In 2016, Canada passed legislation to legalize medical assistance in death (MAID) for patients with severe, irremediable conditions. The passage of this law follows those of Switzerland, Belgium, the Netherlands, Luxembourg, and 5 US states that allow patients to choose to die given specific criteria intended to uphold the principles of beneficence, human rights and dignity, and justice.1 It signals progress in the arena of end-of-life (EOL) decision making and opens new discussions about competence and communication where technology, human intervention, or both are needed as intermediaries. We consider the case where the legitimacy of technology-assisted, medically assisted dying is tested and, however seemingly far-fetched, is already in the public eye. This specific context pertains to patients with brain injuries in whom functional magnetic resonance imaging that relies on blood oxygen levels in particular brain regions, or electrophysiological measurements from the scalp, have been used to reveal signals that are interpreted as consciousness.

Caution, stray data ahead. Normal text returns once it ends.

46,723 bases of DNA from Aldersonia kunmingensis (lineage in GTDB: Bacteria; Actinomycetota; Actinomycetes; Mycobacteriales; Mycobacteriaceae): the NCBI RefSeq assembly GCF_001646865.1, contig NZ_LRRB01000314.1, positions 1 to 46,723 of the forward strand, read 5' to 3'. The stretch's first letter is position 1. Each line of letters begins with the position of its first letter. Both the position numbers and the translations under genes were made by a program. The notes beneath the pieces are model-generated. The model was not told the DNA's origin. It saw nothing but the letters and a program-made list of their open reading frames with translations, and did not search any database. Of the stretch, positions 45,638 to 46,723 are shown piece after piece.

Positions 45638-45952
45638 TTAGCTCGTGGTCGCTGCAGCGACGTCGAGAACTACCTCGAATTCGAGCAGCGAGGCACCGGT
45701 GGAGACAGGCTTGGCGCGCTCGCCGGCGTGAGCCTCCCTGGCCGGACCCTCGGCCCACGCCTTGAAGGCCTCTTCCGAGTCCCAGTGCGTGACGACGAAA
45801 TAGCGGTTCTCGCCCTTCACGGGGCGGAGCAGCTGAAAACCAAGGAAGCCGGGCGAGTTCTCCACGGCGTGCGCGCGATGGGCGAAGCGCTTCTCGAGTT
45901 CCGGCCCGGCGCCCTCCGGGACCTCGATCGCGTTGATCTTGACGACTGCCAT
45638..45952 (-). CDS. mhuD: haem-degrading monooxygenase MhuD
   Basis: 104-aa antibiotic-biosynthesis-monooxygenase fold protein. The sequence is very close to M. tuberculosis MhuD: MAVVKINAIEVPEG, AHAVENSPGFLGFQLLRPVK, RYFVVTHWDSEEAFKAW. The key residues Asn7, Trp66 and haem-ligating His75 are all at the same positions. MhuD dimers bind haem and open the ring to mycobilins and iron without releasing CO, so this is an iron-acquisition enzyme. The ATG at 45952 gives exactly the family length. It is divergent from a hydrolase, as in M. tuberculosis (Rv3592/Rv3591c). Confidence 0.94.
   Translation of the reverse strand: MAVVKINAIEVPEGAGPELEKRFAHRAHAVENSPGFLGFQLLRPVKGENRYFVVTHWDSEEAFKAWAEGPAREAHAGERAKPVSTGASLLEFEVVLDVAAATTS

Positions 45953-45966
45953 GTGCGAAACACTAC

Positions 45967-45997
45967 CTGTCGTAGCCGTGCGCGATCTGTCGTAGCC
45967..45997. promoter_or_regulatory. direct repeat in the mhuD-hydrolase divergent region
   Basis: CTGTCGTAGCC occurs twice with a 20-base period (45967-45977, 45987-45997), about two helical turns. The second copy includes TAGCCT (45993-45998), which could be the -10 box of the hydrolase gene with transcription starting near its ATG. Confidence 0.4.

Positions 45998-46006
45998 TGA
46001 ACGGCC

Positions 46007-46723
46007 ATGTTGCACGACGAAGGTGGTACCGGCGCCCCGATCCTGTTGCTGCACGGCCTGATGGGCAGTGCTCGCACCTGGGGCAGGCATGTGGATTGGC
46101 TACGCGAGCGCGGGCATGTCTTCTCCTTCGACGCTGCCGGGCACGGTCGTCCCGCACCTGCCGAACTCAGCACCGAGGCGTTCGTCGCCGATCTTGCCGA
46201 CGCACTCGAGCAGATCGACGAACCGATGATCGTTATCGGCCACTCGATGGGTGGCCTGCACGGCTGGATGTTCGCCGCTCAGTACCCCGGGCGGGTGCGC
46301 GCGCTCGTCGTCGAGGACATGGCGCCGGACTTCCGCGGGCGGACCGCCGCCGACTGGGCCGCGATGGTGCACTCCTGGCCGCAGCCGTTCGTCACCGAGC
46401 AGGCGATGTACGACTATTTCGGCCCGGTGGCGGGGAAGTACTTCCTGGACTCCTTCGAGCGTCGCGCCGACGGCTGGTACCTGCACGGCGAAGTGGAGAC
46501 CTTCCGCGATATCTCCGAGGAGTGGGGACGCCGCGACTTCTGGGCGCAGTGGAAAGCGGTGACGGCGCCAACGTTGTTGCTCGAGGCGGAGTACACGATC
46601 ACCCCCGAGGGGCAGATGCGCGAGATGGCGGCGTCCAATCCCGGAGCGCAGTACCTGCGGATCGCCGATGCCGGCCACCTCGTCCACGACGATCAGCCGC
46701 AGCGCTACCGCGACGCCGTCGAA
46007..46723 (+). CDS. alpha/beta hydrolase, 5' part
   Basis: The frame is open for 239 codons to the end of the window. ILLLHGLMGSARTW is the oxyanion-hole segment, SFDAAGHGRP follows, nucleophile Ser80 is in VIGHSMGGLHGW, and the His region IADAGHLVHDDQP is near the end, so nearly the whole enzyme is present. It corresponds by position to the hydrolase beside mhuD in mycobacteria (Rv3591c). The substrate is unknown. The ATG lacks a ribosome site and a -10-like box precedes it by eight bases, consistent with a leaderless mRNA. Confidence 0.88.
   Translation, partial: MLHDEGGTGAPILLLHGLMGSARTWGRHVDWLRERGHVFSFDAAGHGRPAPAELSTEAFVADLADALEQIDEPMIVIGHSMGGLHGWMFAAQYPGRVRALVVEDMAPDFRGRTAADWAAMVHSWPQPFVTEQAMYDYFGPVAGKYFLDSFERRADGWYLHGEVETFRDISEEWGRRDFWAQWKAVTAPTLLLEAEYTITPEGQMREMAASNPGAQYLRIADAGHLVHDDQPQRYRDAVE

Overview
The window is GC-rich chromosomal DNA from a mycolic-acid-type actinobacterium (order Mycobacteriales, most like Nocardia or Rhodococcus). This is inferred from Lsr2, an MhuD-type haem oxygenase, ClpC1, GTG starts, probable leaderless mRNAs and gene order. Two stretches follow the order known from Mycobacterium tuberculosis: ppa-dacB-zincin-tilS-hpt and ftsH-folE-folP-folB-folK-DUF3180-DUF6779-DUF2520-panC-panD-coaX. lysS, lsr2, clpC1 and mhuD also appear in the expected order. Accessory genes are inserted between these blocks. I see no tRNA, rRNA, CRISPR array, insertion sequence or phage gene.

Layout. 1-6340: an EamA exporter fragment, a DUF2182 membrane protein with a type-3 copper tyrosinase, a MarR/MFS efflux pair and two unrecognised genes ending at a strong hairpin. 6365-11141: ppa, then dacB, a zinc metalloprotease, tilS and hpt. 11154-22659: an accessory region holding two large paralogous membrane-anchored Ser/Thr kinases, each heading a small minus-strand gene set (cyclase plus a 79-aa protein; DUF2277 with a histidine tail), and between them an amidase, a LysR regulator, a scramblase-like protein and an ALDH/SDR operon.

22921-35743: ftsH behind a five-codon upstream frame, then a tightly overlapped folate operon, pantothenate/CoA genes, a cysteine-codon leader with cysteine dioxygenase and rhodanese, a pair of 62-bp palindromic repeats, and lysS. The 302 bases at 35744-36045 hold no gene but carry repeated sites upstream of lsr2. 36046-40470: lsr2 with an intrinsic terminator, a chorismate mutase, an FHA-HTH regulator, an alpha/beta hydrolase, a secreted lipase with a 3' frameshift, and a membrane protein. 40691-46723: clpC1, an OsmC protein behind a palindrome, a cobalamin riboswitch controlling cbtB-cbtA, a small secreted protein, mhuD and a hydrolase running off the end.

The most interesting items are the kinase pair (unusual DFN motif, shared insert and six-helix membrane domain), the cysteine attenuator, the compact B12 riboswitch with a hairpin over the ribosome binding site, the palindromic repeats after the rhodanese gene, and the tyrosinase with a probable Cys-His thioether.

Cabral E, Illes J. The Catch-22 of Neuroimaging, Disorders of Consciousness, and End-of-Life Decisions. JAMA Neurol. 2017;74(5):501–502. doi:10.1001/jamaneurol.2016.5994
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